HHS Information Self Sufficiency Bulletin
When welfare reform was enacted in the mid 1990s, it had a profound impact not just on consumers but also on social service providers, including Community Action Agencies, that provide services to them. Community Action Agencies had to adapt to greatly expand many support services such as child care. Many states used their Temporary Assistance to Needy Families (TANF) block grant dollars, while others used a variety of child care subsidy programs to meet this vital and growing need for low and moderate income working parents.
Some agencies served as child care brokers, others opened for-profit daycare centers, while still others tried to blend their existing Head Start programs with childcare to expand their service delivery network. This report will seek to give an overview of the some, but by no means all, of the innovative approaches that many agencies have used around the country to serve their low income customers. The Community Services network is a peer learning network that appreciate examples from its fellow agencies.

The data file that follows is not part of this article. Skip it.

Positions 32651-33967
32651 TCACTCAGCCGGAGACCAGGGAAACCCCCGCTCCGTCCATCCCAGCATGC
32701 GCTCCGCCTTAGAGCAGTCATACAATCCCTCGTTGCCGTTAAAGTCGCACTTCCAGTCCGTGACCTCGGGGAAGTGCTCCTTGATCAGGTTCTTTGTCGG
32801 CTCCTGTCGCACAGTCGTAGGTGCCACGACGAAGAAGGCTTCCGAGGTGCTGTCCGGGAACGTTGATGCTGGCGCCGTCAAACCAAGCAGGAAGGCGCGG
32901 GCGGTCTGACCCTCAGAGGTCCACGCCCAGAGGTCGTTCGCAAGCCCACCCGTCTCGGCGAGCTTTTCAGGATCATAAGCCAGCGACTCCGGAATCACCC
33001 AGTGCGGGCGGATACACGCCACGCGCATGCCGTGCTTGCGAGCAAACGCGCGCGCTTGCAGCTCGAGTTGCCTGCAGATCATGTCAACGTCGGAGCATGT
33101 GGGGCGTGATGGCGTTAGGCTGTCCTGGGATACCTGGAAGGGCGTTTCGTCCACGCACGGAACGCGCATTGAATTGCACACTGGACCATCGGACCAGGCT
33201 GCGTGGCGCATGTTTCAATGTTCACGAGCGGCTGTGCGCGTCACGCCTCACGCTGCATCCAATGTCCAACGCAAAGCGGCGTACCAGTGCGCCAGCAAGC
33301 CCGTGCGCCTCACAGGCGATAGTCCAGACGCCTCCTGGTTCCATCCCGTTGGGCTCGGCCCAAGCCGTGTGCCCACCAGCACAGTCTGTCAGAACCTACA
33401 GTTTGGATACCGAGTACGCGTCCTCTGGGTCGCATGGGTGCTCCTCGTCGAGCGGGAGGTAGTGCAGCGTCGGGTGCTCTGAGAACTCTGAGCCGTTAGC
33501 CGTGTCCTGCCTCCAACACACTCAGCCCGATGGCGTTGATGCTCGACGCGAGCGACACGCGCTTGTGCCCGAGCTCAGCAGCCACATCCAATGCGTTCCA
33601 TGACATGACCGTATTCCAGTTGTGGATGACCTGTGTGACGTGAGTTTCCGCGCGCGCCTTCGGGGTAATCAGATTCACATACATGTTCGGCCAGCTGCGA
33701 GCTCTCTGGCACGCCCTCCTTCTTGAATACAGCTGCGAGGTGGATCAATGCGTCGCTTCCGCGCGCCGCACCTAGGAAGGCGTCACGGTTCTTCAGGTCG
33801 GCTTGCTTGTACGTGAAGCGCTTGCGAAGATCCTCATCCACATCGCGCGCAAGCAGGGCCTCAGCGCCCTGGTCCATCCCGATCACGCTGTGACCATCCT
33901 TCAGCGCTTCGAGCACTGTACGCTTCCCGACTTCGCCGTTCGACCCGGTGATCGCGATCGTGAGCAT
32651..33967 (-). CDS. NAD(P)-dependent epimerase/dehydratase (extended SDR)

In the state of Kentucky and many other states across the country, community action agencies providing services to low-income families continuously find parents expressing their needs of accessing affordable and reliable child care. Although some community action agencies currently do not operate child care programs, they all recognize the need. In a survey of welfare recipients who left the Temporary Assistance for Needy Families (TANF) in Kentucky after 1996, the number one need of the families identified was access to affordable child care. If working parents could not provide for child care, then they couldn’t work. The high cost of day care remains a burden for many families and depending on the wage they earn, this may add to their existing burden.
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